How do you feel about these search engines? Is one most appealing that’ll the other and can you explain why? In my opinion, Google has become the least confusing most adaptable search engine for all parties and should definitely be used over Bing for quick results, but Bing has another advantage for gift giving by allowing the user to search and also earn medals and raffle points which Google does not offer. Tell me your opinions.

References

Kumar, A.J (2012 Oct. 13) Bing v.s Google:Which Search Engine is best? Retrieved from: http://www.entrepreneur.com/blog/224639

Lopez, Peter (2010)Battle of the Browsers[photograph]. Retrieved from: http://petermlopez.hubpages.com/hub/Browsers-Compared-A-Review-of-Google-Chrome#lastcomment

Widder, Brandon (2013 Mar. 31 ) Digital Trends:Battle of the best Browsers: IE vs. Chrome vs. Firefox vs. Safari. Retrieved from: http://www.digitaltrends.com/web/the-best-browser-internet-explorer-vs-chrome-vs-firefox-vs-safari/#!Awujl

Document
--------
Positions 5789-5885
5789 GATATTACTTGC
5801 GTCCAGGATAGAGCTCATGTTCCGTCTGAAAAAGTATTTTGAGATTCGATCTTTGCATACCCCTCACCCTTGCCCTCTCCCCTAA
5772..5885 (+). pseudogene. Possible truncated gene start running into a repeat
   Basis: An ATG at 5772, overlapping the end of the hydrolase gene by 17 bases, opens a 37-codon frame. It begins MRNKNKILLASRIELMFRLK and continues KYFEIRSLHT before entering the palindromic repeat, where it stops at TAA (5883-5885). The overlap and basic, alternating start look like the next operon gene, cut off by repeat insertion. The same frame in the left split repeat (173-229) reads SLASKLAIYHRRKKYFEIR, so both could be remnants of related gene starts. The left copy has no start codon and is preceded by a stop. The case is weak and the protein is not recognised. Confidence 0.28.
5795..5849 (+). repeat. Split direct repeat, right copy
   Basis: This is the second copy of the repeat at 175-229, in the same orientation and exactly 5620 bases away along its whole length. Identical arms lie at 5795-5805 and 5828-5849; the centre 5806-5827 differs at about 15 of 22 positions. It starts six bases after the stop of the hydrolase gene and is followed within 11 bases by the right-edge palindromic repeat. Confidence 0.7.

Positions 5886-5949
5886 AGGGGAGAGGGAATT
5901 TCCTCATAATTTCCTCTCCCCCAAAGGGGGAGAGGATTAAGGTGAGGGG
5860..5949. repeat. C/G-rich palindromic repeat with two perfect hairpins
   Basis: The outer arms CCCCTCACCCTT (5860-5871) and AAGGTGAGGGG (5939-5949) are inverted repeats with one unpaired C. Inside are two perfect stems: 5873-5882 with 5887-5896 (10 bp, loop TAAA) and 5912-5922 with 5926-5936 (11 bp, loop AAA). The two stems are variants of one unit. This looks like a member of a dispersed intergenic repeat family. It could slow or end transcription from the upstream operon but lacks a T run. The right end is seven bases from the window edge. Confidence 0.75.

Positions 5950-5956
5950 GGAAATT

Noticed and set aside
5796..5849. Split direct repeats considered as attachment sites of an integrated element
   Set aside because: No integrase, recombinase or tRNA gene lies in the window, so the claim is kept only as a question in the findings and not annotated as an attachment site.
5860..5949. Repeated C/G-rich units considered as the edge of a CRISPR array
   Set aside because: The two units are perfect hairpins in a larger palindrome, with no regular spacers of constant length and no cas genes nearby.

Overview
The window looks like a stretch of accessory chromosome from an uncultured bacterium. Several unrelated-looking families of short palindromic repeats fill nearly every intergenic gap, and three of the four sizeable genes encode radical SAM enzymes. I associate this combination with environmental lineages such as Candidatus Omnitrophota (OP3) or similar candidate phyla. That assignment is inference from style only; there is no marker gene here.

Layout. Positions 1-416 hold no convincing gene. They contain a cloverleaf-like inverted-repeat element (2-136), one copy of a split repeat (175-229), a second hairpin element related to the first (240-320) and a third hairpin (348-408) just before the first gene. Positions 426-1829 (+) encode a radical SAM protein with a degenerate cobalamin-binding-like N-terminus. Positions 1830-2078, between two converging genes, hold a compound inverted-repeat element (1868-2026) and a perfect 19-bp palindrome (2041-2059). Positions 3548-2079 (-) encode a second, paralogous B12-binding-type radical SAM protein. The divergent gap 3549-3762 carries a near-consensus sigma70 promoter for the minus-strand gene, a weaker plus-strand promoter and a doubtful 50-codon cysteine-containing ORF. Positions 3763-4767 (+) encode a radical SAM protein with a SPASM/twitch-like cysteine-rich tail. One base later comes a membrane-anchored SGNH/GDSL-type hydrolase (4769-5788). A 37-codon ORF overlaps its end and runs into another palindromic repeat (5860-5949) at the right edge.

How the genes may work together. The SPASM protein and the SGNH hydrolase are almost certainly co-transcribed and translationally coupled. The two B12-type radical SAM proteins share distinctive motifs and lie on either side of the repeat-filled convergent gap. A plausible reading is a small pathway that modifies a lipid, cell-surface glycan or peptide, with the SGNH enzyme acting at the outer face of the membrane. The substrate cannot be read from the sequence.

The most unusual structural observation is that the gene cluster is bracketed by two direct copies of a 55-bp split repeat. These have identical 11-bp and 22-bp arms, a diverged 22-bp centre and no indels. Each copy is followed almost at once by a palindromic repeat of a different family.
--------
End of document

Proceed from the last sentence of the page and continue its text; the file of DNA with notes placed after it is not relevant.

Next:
Cipeluch, Blazej. Jacob, Ricky.Winstanley, Adam (2010)Comparison of the accuracy of OpenStreetMap for Ireland with Google Maps and Bing Maps. Retrieved from http://eprints.nuim.ie/2476/1/Accuracy2010-Ciepluch-Submitted.pdf

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Analyzing the Like Button

1400px-Facebook_like_thumb

Facebook has become one of the world’s most accessible and enjoyable forms of social media. The “Like” symbol, in particular, has created an easy alternative to express one’s approval of posts or comments from a friend’s or stranger’s status. However, with such an innovative and simple mechanic for social interaction, has this made Facebook, along with other forms of social media, an inadequate space for ingenuity? It seems the “Like” symbol’s original use has been exhausted by comments that have replaced honest remarks of concern or empathetic gestures. Its purpose has become broadened in more ways than the uses of other symbols in the social media. Originally, Andrew Bowsworth created the Facebook “Like” symbol so users could indicate that they agreed with a post, explaining that its features were made simply to signify appreciation amongst others. He states that, “The concept of ‘liking’ things is very old, likely older than the words we use to describe it (TechCrunch 2011)…”. Perhaps he means that the “Like” button has expanded its original, simplistic function to mean much more,or maybe the “Like” symbols original form has become obsolete and bland in meaning. In this article, I will discuss the issues behind the Facebook “Like” symbol and the poor communication skills prompted by this particular endeavor.

Likes of the Past/Likes of The Present